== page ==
Where Does Your Congressman Stand on Syria?

Mother Jones

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On Saturday, President Barack Obama announced that he would ask Congress for an authorization to use military force in Syria in response to a chemical weapons attack in Damascus that killed more than 1,400 civilians. Speaker of the House John Boehner (R–Ohio) quickly scheduled a vote for the week of September 9th, after Washington returns from August recess. But will the measure pass? Here’s a quick guide to emerging factions on Capitol Hill.

The Republican Anti-Interventionists: Led in the House by Congress’ only member of Syrian ancestry, Michigan Rep. Justin Amash, and a growing cohort of allies like North Carolina Rep. Walt Jones and Kentucky Rep. Thomas Massie, who previously sought to block military aid to Syrian rebels. (Amash’s response to Obama’s announcement Saturday: “Thank you, Mr. President.”) They’re likely to argue that any military action without authorization from Congress is unconstitutional—and any military action with authorization would simply waste American resources. On the Senate side, Texas Sen. Ted Cruz and Kentucky Sen. Rand Paul announced their opposition last week. Paul fretted that a “piddly attack with a few cruise missiles” would only worsen the conflict and possibly threaten the security of Israel. They are joined by Utah Sen. Mike Lee, who says “there is still no compelling national security impetus for American military involvement in a civil war in the Middle East.”

The Democratic Doves: Best represented (unsurprisingly) by Florida Rep. Alan Grayson. He’s skeptical of US intel on the Syrian government’s use of chemical weapons—and even if he were convinced, he still wouldn’t support American military intervention. “There is nobody in my district who is so concerned about the well-being of people in Syria that they would prefer to see us spend billions of dollars on a missile attack against Syria than to spend exactly the same amount of money on schools or roads or health care,” he told Slate. “Nobody wants this except the military-industrial complex,” he also said. Also, on Saturday, right after President Obama wrapped his speech calling for a vote in Congress, Rep. Charles Rangel (D-N.Y.) went on CNN to say there is still no reason to place Americans “in harm’s way” over the Syria conflict. (Rangel expressed similar concerns in this June USA Today op-ed.)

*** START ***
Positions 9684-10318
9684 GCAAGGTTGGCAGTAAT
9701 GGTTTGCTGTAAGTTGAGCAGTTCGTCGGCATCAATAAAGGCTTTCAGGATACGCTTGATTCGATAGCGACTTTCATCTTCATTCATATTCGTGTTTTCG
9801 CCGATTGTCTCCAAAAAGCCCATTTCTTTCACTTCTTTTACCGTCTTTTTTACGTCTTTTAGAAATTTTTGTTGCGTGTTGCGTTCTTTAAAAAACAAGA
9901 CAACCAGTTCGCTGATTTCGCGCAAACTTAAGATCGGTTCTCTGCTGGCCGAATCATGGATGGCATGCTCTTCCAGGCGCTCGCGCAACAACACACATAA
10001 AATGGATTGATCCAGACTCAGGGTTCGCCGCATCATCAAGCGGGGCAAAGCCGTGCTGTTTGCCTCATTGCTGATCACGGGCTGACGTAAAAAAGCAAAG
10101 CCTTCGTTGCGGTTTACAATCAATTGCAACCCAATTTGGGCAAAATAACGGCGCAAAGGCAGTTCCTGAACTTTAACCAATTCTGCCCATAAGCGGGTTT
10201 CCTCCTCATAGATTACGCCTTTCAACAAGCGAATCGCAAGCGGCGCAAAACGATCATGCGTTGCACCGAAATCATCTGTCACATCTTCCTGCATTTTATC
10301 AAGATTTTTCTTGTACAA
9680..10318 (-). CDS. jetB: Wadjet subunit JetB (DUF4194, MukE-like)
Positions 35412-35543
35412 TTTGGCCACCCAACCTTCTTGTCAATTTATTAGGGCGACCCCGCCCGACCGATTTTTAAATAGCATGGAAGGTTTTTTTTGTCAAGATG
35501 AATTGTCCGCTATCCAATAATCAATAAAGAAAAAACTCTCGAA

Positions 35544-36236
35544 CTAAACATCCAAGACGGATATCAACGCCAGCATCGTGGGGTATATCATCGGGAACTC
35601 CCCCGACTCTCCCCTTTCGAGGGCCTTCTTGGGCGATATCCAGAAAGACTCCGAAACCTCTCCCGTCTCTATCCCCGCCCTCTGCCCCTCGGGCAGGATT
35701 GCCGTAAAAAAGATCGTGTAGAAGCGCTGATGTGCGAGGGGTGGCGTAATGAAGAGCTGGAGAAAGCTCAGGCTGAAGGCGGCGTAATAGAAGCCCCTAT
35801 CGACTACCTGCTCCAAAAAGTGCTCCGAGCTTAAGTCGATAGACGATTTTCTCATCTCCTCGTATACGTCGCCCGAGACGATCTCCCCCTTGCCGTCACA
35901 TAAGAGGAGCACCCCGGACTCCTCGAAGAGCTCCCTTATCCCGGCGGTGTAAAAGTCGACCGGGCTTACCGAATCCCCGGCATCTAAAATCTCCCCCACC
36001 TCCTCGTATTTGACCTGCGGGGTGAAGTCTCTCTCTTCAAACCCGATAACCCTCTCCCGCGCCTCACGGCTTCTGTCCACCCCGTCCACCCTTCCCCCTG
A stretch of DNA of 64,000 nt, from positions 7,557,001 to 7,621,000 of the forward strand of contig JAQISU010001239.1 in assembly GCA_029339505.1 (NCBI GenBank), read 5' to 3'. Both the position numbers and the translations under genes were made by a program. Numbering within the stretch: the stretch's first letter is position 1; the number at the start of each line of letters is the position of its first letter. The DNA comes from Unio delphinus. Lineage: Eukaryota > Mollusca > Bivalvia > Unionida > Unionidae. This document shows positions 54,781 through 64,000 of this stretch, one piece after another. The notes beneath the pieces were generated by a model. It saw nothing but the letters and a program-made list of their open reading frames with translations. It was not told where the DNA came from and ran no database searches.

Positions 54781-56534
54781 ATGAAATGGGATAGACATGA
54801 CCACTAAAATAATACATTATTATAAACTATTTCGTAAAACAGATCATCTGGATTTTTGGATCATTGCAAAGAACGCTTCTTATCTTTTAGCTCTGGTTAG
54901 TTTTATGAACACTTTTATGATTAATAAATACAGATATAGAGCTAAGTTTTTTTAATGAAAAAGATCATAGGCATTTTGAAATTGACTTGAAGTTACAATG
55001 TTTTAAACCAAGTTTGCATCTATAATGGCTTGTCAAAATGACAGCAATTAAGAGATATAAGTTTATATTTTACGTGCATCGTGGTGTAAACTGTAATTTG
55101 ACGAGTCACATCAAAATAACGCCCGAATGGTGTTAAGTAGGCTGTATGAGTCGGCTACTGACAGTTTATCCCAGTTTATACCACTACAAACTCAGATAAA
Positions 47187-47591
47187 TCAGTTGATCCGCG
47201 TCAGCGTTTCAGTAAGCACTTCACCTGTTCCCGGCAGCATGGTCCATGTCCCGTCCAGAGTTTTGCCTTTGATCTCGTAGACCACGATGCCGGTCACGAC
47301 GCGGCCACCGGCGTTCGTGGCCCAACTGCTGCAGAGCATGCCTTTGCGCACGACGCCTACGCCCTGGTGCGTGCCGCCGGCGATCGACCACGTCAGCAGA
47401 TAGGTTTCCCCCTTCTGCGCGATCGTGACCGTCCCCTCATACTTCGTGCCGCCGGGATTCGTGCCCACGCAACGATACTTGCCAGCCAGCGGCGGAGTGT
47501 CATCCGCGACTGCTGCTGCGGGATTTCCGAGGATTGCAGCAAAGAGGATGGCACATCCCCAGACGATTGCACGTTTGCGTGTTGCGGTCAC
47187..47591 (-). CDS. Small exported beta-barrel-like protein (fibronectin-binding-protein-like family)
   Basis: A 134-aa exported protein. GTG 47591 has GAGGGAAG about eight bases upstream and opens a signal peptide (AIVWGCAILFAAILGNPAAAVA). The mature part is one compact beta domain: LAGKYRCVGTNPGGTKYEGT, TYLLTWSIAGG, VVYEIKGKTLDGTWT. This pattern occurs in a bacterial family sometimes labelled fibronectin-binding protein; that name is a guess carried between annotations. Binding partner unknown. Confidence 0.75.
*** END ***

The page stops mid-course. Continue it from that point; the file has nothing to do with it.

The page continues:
The GOP Maybe-if-You-Ask-Nicely-Caucus: New Hampshire Sen. Kelly Ayotte endorsed military strikes in Syria on the condition that Obama first seek the support of Congress. Florida Rep. Ileana Ros-Lehtinen told constituents that “we cannot simply allow Assad to continue this unthinkable brutality against his own people,” but insisted that congressional approval is a necessary step. Texas Sen. John Cornyn, the number-two Republican in the upper chamber, expressed skepticism at the idea of intervention but would not rule it out entirely—provided he had a chance to vote on it. Virginia Rep. Scott Rigell and several dozen colleagues wrote a letter to the White House last week demanding a Congressional referendum without making any promises on how he would vote.

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Where Does Your Congressman Stand on Syria?

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